How To Attract Bats To a Bat House

Updated: Jan. 05, 2024

Bats make great neighbors. Here's how to entice them into your bat house, and your life.

I used to live near a 30-foot-tall bat house that a developer named Richter Perky built in 1929. He owned a resort in the Florida Keys, and figured if there were ample bats to eat the swarms of mosquitoes, it would make the place the paradise he envisioned.

Although he did everything right, the bats didn’t stick around. Sometimes that’s what happens with bats. But just because it didn’t work for old Perky doesn’t mean it won’t work for you. Lots of people successfully attract bats to bat houses.

Why Do I Want Bats Around?

Besides being awe-inspiring as they come out at dusk, bats are ecosystem protectors. They eat harmful beetles and other crop-decimating insects, and their guano (poop) makes good fertilizer. But there’s one overriding reason to have them in your yard — their appetite for mosquitos.

“If you have an overabundance of mosquitos in your garden, you definitely want to encourage bats to set up housekeeping in your yard,” says Peggy Doyle, CEO of Gardening Know How. “One bat can eat more than 600 mosquitoes in a single hour!”

By encouraging them into your yard, you’re also helping them out. Many species are increasingly threatened by loss of habitat and water sources, improper exclusions, and extreme temperatures and diseases exacerbated by climate change.

“People additionally endanger bats by simply failing to educate themselves,” says Danielle Cordani, program coordinator for Merlin Tuttle’s Bat Conservation. “Fear is the number one cause of violence towards bats, which is driven by misunderstanding.”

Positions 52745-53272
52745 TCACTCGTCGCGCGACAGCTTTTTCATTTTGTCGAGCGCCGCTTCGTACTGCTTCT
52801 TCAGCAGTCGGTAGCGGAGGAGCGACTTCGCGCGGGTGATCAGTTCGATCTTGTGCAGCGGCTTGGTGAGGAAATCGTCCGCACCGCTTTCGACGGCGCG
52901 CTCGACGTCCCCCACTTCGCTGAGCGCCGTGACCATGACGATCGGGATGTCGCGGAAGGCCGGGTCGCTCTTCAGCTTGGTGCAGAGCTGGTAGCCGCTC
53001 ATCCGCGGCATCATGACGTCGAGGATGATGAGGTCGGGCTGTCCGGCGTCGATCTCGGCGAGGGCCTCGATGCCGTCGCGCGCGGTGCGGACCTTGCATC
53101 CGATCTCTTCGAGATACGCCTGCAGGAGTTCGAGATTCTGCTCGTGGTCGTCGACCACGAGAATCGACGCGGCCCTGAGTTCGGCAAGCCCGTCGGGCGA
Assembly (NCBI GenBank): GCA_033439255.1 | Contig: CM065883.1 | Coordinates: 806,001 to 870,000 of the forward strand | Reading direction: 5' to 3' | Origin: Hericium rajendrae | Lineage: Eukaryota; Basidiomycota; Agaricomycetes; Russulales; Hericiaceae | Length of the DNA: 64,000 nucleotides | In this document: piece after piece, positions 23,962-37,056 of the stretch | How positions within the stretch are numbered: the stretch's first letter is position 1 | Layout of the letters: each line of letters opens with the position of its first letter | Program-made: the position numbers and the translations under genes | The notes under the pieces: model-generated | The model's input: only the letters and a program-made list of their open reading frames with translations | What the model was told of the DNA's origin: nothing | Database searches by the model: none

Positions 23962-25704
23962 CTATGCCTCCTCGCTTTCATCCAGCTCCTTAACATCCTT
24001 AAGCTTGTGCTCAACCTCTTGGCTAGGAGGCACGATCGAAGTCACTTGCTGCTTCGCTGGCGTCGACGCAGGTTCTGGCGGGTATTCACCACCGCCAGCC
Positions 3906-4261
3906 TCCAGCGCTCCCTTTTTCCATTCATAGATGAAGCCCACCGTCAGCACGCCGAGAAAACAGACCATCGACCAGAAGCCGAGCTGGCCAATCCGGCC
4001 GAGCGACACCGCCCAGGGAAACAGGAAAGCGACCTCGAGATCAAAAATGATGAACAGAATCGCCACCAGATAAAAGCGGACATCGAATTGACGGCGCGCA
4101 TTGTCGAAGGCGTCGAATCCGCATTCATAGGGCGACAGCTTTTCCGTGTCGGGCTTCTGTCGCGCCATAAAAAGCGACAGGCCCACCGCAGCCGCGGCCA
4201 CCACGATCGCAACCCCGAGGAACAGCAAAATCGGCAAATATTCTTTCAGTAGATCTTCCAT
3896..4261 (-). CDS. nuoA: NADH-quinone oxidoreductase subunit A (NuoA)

Does Where I Live Determine My Success in Attracting Bats?

A little. Bats prefer areas with reasonable access to food, water and shelter. Because they’re native to nearly everywhere, as long as those needs are met, they very well could take up residence in your bat house.

“It really is just a matter of a proper bat house, time and a little luck,” says Addison McCool, executive director of Bat World Sanctuary. “In many areas, bats are very accustomed to the sounds of traffic and people, and many colonies even roost in extremely urban areas, such as downtown Austin, Texas.”

So is it easy to attract bats? Yes and no. “We’ve seen bat houses become occupied in a number of days, and some in a number of years,” says Cordani. Here’s how to maximize your chances:

Buy or Make a Quality Bat House

A well-constructed bat house is a must. If you purchase one, get it from a credible manufacturer, like these recommendations from Merlin Tuttle’s researchers. If you have the time and money, install a variety of house options.

There are a variety of DIY options. I built this one. So far we haven’t had bats take up roost there, but I’m hopeful they will come soon. I’d love to have them around.

Choose a High Place to Mount It

Bat houses should be 15 to 20 feet off of the ground and at least 20 feet from any potential perches where an animal could reach the bats. That makes bats feel safer from predators like owls, snakes and raccoons, plus the height enables them to swoop down and take flight. It’s important not to plant any vegetation below the house that could hinder this. Cordani also recommends predator guards for houses mounted on poles, to prevent snakes from climbing in. Bat houses mounted on freestanding poles or on buildings have a higher success rate.